“You have to give it back to me tomorrow because I have to drive an hour south again to return it, and I don’t want to pay a late fee.”
He handed me the VHS tape, secure in its clunky plastic rental case. My nerves tingled as I read the title on the spine: Dawn of the Dead.
The year was 2001. I was a freshman in high school when a junior on the track team learned that I loved horror movies but had never seen Romero’s magnum opus. Night of the Living Dead was a masterpiece readily available in the public domain, but the legendary sequel hadn’t yet been transferred to DVD, and VHS copies were hard to come by. These were the days before Netflix, so if your local Blockbuster didn’t carry a film, you might just have to hunt it down at a mom-and-pop video shop in South Jersey.
That night, I dimmed the basement lights and fed the black cassette into my VCR, summoning a horde of undead shoppers to my screen in all their gory glory. There was no turning back for me now. I was infected, a horror fan for life.
Even though this wasn’t my first exposure to the genre (thanks to an older brother who dabbled in the dark side of pop culture), I had never experienced a true cult film before. The internet was still in its infancy, so certain celluloid nightmares were only learned about through word of mouth. It meant something to be personally invited into the fold of forbidden horrors through a proper blood christening.
While attending my first StokerCon this year, I met so many horror fans who’d undergone a similar watershed moment at some point in their youth. They were handed a ratty paperback or burned-out VHS tape by some family member or friend who said with a knowing smile: “Check this out.” In Campbellian mythic journey terms, it’s the Meeting with the Mentor stage, when a wise elder imparts some magical tool or wisdom to the young novice, empowering them to take their first step toward transformation.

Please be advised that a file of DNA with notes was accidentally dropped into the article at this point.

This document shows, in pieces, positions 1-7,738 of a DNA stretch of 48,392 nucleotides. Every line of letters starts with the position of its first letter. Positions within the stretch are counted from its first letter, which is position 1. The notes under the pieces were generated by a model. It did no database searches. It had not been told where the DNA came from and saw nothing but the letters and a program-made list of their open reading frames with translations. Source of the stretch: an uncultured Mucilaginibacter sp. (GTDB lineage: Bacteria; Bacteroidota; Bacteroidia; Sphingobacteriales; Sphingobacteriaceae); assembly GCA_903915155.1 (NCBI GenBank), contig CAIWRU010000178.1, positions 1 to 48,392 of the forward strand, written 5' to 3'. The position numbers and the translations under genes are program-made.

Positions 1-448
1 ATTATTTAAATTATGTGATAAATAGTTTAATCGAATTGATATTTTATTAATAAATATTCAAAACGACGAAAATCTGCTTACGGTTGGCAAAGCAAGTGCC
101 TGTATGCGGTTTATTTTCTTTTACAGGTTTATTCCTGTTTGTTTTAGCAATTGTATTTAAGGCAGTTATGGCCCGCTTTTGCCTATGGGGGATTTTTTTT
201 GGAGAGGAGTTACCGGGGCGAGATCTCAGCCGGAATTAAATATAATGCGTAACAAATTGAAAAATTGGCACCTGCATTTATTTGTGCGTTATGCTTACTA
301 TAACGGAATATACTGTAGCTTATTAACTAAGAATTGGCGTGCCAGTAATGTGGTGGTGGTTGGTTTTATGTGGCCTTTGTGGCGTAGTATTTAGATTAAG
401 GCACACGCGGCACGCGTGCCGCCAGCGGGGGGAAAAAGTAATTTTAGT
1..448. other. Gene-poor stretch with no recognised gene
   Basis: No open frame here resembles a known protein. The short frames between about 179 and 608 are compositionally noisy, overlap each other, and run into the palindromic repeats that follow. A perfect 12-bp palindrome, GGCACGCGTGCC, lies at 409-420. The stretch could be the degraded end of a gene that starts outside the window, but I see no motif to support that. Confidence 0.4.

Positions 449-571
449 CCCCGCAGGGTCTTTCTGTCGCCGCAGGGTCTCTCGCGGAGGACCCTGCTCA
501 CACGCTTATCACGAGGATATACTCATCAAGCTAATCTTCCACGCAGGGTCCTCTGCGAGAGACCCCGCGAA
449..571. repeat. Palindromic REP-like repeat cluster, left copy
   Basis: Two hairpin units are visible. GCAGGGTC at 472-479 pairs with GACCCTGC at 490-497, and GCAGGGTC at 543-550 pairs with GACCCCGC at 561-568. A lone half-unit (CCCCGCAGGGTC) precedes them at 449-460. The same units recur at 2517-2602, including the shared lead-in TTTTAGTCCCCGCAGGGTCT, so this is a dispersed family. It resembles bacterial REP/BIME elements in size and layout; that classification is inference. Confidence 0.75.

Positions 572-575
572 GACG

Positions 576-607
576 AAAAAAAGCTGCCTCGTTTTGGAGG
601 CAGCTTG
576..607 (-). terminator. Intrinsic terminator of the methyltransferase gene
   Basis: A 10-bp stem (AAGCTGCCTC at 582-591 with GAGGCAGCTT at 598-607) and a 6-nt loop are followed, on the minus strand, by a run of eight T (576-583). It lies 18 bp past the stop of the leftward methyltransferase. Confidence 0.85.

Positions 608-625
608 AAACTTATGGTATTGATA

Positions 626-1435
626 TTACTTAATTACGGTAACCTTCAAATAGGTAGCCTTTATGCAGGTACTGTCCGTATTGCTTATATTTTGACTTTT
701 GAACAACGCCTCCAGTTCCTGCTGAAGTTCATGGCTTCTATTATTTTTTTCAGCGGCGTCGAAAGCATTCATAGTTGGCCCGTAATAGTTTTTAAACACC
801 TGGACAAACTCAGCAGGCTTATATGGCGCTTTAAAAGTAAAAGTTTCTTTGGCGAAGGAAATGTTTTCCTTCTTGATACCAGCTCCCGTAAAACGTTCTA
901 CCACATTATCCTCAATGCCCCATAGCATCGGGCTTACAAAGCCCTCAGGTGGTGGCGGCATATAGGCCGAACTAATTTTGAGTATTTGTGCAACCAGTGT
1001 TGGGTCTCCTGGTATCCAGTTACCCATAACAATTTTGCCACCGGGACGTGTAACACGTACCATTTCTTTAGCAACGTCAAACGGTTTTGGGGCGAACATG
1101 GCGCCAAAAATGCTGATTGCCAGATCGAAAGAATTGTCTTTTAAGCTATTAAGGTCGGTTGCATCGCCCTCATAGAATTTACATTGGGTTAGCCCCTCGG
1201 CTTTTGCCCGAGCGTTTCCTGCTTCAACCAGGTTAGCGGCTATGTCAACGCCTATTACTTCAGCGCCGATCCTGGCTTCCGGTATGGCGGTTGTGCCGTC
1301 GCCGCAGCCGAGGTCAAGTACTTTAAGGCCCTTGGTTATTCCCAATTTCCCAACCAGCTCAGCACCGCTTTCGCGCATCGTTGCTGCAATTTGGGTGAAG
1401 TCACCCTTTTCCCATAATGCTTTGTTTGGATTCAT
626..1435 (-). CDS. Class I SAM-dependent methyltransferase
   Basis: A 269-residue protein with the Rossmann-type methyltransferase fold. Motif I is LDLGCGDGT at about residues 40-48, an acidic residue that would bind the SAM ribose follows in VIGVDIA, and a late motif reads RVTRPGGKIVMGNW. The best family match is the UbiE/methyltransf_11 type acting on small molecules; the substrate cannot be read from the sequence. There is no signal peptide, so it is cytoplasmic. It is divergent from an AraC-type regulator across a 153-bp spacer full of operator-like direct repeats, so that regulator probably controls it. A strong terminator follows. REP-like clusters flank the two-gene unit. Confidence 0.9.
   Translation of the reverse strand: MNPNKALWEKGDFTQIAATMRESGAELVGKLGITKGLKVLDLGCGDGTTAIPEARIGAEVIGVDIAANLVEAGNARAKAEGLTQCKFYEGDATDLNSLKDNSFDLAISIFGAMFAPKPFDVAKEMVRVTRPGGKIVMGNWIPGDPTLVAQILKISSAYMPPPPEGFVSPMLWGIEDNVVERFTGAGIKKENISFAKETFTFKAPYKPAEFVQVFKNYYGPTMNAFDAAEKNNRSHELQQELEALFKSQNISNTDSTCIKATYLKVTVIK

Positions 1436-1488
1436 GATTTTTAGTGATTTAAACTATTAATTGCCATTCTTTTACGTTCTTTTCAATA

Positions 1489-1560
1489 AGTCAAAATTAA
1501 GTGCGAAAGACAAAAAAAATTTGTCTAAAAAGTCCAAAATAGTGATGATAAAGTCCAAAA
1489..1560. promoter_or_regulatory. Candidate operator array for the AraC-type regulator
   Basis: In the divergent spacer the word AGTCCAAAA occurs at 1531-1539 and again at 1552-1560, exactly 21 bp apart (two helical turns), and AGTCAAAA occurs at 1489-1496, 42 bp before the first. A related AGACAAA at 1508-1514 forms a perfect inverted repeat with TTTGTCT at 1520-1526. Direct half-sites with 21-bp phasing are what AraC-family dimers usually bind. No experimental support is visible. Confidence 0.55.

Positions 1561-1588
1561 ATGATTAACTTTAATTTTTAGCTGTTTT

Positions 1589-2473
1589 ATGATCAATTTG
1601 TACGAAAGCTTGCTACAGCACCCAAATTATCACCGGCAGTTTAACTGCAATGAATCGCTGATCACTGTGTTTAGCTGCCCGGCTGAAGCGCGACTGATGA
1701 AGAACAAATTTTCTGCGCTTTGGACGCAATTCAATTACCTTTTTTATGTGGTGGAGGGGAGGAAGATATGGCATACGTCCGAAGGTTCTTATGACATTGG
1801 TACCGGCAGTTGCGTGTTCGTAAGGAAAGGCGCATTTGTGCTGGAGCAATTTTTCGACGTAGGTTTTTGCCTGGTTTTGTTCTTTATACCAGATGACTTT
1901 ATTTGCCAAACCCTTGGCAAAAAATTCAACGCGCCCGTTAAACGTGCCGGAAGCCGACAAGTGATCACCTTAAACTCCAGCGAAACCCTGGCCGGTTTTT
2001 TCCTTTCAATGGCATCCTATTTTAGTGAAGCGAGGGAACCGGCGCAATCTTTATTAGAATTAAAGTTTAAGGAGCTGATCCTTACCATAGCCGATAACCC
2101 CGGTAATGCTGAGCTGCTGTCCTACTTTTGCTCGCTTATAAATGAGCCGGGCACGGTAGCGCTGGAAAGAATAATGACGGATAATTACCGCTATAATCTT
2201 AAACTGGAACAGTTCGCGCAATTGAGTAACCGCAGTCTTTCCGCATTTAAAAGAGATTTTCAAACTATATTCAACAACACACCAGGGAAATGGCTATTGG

Ironically, my rite of passage happened at a Catholic prep school. Every week, we ate the flesh and drank the blood of a man who rose from the dead; and yet, the priests balked at my attempt to quote The Zombie Survival Guide in my yearbook page. Still, that religious upbringing served as an apt training ground for horror fandom as I learned the lure of scripture and ritual. I rejected Catholicism but embraced horror films and books as my sacred scriptures; and sharing the gospel in unholy communion was a ritual that I’d come to see as my true calling.
I quickly built up a ghoulish reputation among my high school friends. Going over to McAuley’s house meant bearing witness to some violent Italian giallo or creepy Japanese kaidan that was sure to shred your nerves. These gatherings persisted into college, when I hosted a raucous drinking game for my dormmates set to Friday the 13th Part VI: Jason Lives. To this day, I still get the odd text message or DM from people I haven’t spoken to in years, asking me to recommend a scary movie or creepy read.
But the joy of sharing tales of terror was imprinted on me long before all that by a formative children’s TV show. Every episode started the same way: a group of kids gathered around a campfire in the forest, taking turns telling each other scary stories. For children of the 90s, Are You Afraid of the Dark? was an iconic representation of our most ancient shared tradition: oral storytelling.
In Yuval Noah Harari’s enlightening book Sapiens: A Brief History of Humankind, the historian investigates the roots of civilization through the development of human language. According to Harari, the first words ever spoken by our species—out of sheer necessity—was gossip. Being inherently social animals, we developed the need to communicate potential dangers and identify untrustworthy individuals within our group.
In other words, the first stories ever told were urgent warnings rooted in survival, pre-urban legends. Horror stories. These macabre tales endure through the ages not only because they prepare us for death. They also teach us how to live, together; and being a member of a civilization means considering the legacy we leave in our wake.